Emptiness and desire in the first rule of logic
Charles Sanders Peirce’s first rule of logic (EP 2.48, 1898) identifies the inception point of human inquiry. Taking a closer look at this principle, we find at its core a necessary relationship between emptiness and desire that underlies all genuine instances of human learning and adaptation. This composite relationship plays a critical role in the function or failure of learning but has received scant attention in the literature. As a result, the complexities of the first rule of logic are not well understood, often being mistakenly conflated with the rule’s famous corollary, ‘do not block the way of inquiry’, or passed over with cursory definitions, including ‘wonder’, ‘doubt’ and ‘the will to learn’. Following a background discussion highlighting the nature of reflexive inquiry and fallibilism that situate human consciousness both within and beyond animal being, I draw on multiple layers of evidence from a range of disciplines to better reveal the complex dynamics intrinsic to the first rule of logic. These layers include a closer reading and exegesis of the original passage and surrounding text; a semiotic reanalysis of this reading in light of recent advances in the semiotic theory of learning; a resituation of these distinctions within broader contemporary discussions of emptiness ontology to which I contribute in part via an original semantic/rhetorical analysis of a linguistic construction in Laozi; the introduction of a closely related pedagogical tool under development in the context of my own university-level teaching in ethnography and research methods; and the dialogic situation of this diagram within discourses of psychotherapy, philosophy and literature. Building on these principles and distinctions, the paper closes with a perspective shift on obstacles and desire in human learning and an expanded reformulation of the first rule of logic.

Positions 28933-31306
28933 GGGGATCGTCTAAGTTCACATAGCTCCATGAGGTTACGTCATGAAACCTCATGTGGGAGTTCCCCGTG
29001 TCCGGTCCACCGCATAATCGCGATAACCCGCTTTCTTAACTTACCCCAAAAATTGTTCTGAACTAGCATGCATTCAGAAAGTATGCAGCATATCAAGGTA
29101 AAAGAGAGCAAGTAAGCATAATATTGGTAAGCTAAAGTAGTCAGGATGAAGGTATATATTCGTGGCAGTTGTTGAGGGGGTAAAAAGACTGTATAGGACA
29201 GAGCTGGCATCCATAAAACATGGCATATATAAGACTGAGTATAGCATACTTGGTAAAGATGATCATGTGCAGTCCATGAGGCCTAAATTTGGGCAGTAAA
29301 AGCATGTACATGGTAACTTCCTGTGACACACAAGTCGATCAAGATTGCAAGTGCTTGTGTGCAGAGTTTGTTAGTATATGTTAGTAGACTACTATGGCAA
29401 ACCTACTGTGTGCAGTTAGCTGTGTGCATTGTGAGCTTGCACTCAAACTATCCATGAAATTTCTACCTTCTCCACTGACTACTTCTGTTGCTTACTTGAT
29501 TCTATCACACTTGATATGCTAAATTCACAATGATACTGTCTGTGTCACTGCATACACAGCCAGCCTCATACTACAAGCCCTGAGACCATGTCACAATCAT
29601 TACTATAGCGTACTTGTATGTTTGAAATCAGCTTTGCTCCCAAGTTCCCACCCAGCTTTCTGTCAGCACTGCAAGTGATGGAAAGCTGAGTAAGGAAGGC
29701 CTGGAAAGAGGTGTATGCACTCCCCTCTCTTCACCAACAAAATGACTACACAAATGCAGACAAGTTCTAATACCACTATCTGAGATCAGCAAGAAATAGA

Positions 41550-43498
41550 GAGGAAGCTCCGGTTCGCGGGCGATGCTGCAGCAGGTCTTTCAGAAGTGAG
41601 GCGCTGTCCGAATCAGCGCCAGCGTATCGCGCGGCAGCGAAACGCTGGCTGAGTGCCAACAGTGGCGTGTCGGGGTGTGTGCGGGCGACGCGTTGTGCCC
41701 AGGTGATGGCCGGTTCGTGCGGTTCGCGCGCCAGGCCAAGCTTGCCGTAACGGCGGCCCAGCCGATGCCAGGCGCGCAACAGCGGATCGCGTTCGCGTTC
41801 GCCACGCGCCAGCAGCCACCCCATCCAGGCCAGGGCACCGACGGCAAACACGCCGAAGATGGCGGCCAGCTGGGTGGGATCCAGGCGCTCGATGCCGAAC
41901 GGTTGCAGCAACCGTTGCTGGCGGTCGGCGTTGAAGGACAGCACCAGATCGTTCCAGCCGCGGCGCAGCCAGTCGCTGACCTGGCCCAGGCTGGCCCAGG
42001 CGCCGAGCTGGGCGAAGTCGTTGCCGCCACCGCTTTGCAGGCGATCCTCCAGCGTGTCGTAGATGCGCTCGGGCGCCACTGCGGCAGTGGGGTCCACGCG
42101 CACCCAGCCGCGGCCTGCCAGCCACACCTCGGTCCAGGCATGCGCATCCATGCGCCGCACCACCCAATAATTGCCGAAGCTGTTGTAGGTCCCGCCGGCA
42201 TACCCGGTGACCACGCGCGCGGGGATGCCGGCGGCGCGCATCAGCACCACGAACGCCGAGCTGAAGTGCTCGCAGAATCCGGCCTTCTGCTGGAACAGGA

learning; growth of understanding; research; constraints; absentials; pragmaticism; logic as semiotic
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